Finding A Job/Work/Life Balance

5 Ways I've Learned To Earn Money Without "Real-World" Experience, Ranked

By | Friday, March 23, 2018

With being at school for six hours a day, exams and any clubs you might be part of finding time to earn money as a teenager or college student can be hard, and being perpetually skint (American translation: broke) is not fun. However, I have good news: there are plenty of ways you can earn cash while still being in high school or otherwise lacking the experience to take on a “real-world” job. Having a job is great not just because of the money but it also teaches you responsibility and how to communicate with people in a professional environment. And having money allows you to learn to budget and not blow all your money on that lipstick that looked great but broke on day two (yes, that might’ve been me). But after trying out many jobs, I have realized a simple truth: not all are created equal, and some are really, really bad. So to help you all out, I’ve compiled a list of jobs either I or someone I know has had them to help you find the right job for you.
5. Paper round
Let’s be honest, paper rounds are the worst. Delivering the local rag that nobody reads in sub-zero temperatures at the crack of dawn is not my idea of a good time. Plus, it is 5 AM and you are exhausted. You can either work weekdays or weekends, but both are equally bad. Would you rather be falling asleep during history on a weekday or sacrificing your precious weekend lie-in? It’s not a choice you want to make. The only reason anyone would endure this is the money and, in all honesty, the money is terrible. I’ve had tons of friends who have done this, and none of them have stuck at it for more than a couple of months. There are less painful ways to earn £12 ($17) a week.

4. Counter assistant
This is similar to waitressing, but involves more answering phones and talking to customers. One of my good friends does this and he loves it because he can earn £40 ($57) a day. But, as he works in a takeaway (read: takeout), there are a lot of angry drunk people. My advice is to smile and remember you are getting paid. This job is good because you have the potential to get paid a lot of money, as shifts can sometimes be as long or short as you want them to be. Just basically be helpful: carry things, take orders, find things, and you’ll be great. There’s also a wide variety of places you can do this, from coffee shops to newsagents, so it really works wherever you live.
3. Tutoring
This works if you’re good at a particular subject, or especially if you speak a second language — honestly, if you speak a second language, you are so employable. A couple of my friends speak Spanish and they taught classes to little kids and actually made a lot of money doing it. But again, if you’re really good at Maths or English or anything really, that could work, too. You can work for an organization or agency, or you can also do it just by yourself — which might be better because you don’t have to give someone else a percentage, though it does take more hours on your part. Arranging clients could be done by asking people you know, but you can also put up flyers or advertise online. Everyone’s mum’s on Facebook now, so just create a page for your classes and start putting information up and ask people you know to start sharing. The actual classes themselves usually last about an hour, and according to my friends who have tutored, the kids are usually nice and keen to learn.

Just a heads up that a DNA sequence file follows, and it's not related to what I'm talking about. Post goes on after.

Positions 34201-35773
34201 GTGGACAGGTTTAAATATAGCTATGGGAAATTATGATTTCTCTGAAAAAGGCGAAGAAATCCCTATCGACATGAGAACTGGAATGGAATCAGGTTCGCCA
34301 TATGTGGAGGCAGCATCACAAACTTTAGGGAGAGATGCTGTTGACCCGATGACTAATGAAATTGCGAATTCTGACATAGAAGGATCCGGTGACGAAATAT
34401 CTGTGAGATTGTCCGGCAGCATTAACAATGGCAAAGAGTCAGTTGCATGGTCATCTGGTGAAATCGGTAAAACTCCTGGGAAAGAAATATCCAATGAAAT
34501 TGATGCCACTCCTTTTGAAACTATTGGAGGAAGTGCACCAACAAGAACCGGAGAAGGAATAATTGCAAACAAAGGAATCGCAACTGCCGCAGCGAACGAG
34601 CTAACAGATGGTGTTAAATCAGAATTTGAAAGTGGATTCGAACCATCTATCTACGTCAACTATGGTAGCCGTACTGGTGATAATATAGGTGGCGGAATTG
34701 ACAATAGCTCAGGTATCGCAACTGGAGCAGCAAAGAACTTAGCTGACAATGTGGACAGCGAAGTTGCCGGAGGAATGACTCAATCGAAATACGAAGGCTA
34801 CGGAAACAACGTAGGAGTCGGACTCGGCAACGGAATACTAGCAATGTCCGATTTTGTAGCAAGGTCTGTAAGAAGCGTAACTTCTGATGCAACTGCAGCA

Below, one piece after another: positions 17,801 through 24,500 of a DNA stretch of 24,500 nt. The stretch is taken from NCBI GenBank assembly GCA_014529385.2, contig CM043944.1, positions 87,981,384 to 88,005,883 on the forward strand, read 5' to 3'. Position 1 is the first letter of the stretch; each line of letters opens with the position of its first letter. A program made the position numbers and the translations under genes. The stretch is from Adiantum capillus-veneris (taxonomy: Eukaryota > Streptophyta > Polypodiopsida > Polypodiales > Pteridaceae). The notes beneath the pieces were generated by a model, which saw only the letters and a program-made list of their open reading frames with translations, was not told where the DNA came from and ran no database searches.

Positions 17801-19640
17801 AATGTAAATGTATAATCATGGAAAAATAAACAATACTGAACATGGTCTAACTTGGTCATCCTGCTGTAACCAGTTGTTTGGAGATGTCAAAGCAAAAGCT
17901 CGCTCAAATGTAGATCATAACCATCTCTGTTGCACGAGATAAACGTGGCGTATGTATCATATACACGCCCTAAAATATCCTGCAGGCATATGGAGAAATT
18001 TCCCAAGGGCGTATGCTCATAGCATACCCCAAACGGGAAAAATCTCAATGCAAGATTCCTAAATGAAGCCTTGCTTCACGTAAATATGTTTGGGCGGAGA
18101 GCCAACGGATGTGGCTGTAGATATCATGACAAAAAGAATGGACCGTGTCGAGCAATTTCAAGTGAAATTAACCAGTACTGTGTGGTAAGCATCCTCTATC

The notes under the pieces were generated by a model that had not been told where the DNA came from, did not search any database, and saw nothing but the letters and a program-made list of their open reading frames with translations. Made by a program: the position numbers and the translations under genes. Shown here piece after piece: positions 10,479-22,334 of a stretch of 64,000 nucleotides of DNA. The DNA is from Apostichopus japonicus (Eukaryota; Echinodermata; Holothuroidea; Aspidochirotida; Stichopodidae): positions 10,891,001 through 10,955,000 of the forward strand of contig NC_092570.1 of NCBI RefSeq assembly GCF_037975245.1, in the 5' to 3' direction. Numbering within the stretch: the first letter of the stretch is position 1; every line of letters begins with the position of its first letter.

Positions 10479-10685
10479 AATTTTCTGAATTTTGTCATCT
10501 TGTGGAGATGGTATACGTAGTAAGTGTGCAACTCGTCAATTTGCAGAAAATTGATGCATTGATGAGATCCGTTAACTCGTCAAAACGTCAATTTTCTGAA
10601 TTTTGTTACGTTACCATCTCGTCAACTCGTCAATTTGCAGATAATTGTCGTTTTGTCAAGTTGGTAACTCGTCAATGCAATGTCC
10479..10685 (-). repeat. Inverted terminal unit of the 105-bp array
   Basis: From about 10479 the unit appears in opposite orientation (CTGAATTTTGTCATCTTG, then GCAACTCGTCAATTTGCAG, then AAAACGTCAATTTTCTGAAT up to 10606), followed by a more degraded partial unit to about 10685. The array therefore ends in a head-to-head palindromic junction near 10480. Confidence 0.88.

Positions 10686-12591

2. Selling clothes online
This is a really nice and easy way to get some quick cash: just sell your old clothes that you wouldn’t use anyway and it really couldn’t be easier with apps like Vinted and eBay. It’s also nice to know that your much-loved clothes are being loved by someone else. If I’m being honest, this was partly inspired by Girlboss. It’s especially good if you like fashion and know how to sell things. Just sign up, take some photos, and you’re good to go.
1. Teaching sport
This job is great, as it’s both rewarding and earns decent money. Where I live, you only have to go to a course that lasts a couple of days before you can start. The course costs money, but companies are usually happy to pay the cost of the course — you pay them back by working for free until the cost has been covered. I taught kids swimming, and it was amazing to know that I was responsible for teaching them a life skill. Although I taught swimming, you can basically teach any sport. It’s great to be able to show others a sport you love and earn cash at the same time. I started earning £9 ($13) an hour, and it can easily go up to £12 ($17) with experience, so the money is pretty good — especially as the hours can easily suit a student schedule and you can pick up shifts whenever. It’s also a job you can take with you to university or beyond.
Kate is a usually broke 16-year-old high school student from Scotland. When she does have cash, she loves to go see movies and go out for pizza.

Image via Unsplash

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